We are deadly serious here. Some shooting stars are astronaut poop. That’s right, you read it here first. It now seems that not all of the hurtling hot pieces of bright lights that we see streaking across the night sky are meteors at all. In fact, you may have actually been wishing upon a turd (no wonder my wishes never come true). So how is it that we know that some shooting star are astronaut poop?
Col. Chris Hadfield of the Canadian Space Agency explains in the video shown below. Basically, for those who don’t want to watch the video, it all comes down to the mechanics, physics and waste disposal system used in space.
As we know, in space there is very little gravity, which can become a problem when it comes to bathroom breaks. Here on Earth, when you take a poop or wee, gravity takes care of the waste, and a flush sends it all on its way so it’s no longer your problem to deal with. Let someone else take care of that business. Your job ended with the flush and air spray. In space things are somewhat more difficult, all thanks to a lack of gravity.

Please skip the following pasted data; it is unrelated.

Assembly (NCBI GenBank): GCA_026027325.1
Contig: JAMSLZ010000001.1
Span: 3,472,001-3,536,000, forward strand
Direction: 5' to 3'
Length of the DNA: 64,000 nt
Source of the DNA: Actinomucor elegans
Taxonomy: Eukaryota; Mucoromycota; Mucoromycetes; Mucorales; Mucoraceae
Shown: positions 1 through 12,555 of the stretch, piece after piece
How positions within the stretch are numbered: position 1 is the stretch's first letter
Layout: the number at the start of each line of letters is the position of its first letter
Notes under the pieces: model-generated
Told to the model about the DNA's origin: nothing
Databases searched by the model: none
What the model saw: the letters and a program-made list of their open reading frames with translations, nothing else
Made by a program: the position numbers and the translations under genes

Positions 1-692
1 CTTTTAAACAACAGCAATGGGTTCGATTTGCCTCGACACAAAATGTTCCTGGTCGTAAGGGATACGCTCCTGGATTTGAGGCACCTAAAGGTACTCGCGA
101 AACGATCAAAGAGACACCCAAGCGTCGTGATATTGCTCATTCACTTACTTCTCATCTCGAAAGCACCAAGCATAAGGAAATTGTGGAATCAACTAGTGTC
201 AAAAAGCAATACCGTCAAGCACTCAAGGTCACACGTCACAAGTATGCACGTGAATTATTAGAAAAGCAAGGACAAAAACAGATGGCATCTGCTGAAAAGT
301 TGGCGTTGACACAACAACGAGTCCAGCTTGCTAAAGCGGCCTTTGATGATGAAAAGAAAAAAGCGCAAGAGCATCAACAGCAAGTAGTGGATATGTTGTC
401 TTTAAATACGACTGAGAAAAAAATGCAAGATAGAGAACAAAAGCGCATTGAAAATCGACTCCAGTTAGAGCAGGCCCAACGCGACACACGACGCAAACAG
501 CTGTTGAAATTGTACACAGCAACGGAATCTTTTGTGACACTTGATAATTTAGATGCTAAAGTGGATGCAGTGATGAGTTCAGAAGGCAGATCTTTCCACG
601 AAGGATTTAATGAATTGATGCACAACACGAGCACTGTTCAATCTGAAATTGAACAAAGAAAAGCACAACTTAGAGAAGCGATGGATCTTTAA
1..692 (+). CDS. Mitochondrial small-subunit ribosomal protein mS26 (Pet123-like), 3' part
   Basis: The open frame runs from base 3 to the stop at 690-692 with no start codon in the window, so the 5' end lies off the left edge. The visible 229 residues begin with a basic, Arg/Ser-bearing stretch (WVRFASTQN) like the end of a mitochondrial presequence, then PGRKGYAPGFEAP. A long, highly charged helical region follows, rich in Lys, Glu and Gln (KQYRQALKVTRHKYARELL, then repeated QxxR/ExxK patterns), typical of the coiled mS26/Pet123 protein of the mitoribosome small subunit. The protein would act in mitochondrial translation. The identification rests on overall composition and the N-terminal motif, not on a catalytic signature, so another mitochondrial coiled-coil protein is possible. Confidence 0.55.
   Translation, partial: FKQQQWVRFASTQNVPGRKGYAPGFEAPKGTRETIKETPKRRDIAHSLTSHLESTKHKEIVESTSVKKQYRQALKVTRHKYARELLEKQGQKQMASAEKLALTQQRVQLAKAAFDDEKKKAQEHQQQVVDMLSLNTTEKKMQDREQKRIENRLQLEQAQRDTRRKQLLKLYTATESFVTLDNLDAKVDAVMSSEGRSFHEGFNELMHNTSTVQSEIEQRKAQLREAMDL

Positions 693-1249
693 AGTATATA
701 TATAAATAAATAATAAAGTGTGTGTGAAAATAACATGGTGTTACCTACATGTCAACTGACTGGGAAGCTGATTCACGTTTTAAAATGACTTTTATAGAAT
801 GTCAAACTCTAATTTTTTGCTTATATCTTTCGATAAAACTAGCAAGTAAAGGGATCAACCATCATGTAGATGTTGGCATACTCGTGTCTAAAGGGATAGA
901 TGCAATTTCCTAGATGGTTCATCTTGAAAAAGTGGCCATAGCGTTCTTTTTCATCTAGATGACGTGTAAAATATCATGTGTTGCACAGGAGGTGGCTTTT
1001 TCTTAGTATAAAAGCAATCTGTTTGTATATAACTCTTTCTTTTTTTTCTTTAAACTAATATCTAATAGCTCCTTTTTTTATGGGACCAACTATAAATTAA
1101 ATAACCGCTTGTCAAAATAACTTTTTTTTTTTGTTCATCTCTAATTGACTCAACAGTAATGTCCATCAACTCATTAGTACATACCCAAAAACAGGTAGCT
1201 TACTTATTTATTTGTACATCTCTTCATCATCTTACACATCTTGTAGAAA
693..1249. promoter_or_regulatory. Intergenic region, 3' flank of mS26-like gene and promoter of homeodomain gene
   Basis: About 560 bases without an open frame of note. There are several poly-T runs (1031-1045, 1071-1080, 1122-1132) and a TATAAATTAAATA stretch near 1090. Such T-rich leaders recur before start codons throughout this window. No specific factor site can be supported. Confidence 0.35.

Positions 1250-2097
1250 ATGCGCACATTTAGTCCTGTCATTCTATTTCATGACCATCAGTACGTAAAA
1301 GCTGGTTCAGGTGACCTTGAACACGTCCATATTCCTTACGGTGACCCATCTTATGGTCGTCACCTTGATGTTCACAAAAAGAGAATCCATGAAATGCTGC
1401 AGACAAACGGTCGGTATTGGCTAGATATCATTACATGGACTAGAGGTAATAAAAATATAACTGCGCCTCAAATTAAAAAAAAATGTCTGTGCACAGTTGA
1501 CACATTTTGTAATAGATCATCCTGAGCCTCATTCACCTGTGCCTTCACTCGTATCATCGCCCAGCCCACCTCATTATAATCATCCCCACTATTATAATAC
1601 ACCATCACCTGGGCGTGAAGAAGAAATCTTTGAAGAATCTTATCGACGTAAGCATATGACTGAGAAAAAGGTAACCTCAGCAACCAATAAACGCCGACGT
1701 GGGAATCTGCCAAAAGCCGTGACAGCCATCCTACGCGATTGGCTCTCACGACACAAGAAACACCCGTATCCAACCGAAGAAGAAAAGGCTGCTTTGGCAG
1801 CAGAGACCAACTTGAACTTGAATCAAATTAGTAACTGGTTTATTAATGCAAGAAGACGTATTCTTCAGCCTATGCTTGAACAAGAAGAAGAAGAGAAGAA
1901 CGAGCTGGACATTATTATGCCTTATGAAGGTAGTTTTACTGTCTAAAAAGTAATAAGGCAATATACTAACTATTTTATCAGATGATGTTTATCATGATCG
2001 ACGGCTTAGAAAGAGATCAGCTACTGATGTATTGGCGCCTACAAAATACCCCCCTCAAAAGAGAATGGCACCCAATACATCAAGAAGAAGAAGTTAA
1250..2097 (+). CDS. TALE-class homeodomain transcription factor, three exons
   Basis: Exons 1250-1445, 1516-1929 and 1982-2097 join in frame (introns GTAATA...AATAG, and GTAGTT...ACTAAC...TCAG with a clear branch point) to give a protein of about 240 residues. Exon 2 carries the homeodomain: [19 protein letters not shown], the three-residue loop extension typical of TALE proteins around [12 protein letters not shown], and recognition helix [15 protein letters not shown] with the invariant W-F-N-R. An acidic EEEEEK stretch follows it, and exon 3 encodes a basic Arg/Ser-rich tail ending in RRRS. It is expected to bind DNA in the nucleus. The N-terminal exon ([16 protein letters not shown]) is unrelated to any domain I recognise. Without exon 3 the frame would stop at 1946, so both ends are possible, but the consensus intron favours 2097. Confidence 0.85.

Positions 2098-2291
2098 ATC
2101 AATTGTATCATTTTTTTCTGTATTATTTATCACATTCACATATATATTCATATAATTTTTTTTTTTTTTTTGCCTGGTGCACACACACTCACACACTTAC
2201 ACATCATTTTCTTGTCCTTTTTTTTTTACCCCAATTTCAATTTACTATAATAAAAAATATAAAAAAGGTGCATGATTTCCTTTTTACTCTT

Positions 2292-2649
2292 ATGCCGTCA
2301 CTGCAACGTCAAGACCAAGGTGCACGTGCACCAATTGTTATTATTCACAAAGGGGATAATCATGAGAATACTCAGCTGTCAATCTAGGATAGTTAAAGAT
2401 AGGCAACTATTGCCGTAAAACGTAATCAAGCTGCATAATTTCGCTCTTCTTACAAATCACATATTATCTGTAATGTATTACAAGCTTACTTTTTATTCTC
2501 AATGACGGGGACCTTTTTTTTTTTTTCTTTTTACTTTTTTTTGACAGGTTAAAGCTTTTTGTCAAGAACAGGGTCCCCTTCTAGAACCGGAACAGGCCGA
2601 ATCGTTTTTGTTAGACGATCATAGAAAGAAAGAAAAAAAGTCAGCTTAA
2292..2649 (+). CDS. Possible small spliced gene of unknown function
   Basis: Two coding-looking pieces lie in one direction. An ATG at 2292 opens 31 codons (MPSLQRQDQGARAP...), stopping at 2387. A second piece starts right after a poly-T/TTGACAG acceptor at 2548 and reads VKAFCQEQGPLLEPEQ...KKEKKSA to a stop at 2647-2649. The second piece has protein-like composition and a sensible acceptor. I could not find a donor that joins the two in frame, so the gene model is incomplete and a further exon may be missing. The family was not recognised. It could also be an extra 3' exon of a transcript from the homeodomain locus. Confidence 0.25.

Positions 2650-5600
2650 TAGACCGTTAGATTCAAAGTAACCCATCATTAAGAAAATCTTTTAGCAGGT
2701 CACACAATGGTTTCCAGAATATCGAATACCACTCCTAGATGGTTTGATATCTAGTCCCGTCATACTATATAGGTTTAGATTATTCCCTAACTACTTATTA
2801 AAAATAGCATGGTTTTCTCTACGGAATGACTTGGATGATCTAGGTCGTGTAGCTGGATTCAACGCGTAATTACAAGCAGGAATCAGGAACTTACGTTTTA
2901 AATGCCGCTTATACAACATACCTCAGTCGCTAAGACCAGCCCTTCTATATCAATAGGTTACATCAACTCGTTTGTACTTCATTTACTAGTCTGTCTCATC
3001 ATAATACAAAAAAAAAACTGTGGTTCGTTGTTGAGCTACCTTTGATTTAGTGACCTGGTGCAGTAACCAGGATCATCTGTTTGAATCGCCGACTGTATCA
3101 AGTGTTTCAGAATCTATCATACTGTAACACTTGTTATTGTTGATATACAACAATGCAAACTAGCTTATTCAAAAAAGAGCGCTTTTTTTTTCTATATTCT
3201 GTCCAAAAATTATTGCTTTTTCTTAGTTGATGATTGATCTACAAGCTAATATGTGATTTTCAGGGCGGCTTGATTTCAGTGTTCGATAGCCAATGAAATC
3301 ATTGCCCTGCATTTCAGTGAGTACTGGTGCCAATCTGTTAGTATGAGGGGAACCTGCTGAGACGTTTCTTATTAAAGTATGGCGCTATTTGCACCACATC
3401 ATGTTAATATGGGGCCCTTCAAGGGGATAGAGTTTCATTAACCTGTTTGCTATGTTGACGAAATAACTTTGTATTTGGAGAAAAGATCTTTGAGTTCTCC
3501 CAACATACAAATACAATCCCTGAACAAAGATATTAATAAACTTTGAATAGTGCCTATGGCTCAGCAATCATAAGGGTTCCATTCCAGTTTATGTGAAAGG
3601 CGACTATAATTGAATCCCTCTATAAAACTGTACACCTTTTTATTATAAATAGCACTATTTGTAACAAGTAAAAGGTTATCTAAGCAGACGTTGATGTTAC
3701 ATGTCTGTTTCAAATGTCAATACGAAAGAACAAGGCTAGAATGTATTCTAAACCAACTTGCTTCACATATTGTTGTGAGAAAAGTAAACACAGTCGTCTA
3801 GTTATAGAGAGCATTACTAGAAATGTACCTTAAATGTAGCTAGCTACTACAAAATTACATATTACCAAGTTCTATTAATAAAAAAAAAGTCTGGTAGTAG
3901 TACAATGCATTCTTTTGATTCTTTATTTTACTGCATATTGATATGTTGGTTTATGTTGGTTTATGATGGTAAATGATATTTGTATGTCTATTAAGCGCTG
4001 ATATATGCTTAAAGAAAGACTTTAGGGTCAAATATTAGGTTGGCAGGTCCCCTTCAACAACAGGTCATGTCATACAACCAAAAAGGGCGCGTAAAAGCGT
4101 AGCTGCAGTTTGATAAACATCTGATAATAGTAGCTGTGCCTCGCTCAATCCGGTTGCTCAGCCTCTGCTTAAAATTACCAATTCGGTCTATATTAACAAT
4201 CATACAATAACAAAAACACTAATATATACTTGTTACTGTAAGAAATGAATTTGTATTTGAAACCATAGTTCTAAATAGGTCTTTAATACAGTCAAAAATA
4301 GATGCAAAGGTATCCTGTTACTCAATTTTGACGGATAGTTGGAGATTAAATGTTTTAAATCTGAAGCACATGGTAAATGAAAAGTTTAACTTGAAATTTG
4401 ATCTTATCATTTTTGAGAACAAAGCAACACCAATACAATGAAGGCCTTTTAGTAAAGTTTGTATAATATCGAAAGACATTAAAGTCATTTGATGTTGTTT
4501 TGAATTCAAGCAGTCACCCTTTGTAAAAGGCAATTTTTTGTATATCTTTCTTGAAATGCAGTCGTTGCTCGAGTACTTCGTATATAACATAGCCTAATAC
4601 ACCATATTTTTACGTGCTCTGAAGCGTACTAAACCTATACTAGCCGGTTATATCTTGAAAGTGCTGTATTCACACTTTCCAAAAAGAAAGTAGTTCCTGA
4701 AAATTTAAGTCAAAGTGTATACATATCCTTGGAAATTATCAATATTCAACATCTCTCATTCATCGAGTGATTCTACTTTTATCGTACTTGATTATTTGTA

Imagine being in the ISS and needing to go to the bathroom. You drop your pants, somehow sit on a toilet, and do your business. Without gravity it all becomes very messy. Very messy indeed. While urine is easily managed, the much more smelly, filthy solid waste is a tad bit harder to deal with. The solution, according to Col. Hadfield, is to use air and vacuums. Now comes the fun part.
The solid waste is exposed to the vacuum of space and freeze dries, resulting in all of the nasty bacteria being killed off. Next it is stored in containers, until enough of the waste is in storage to jettison it off and away from the space station. All that is left of the astronaut poop now is to become a shooting star when re-entering the Earths atmosphere.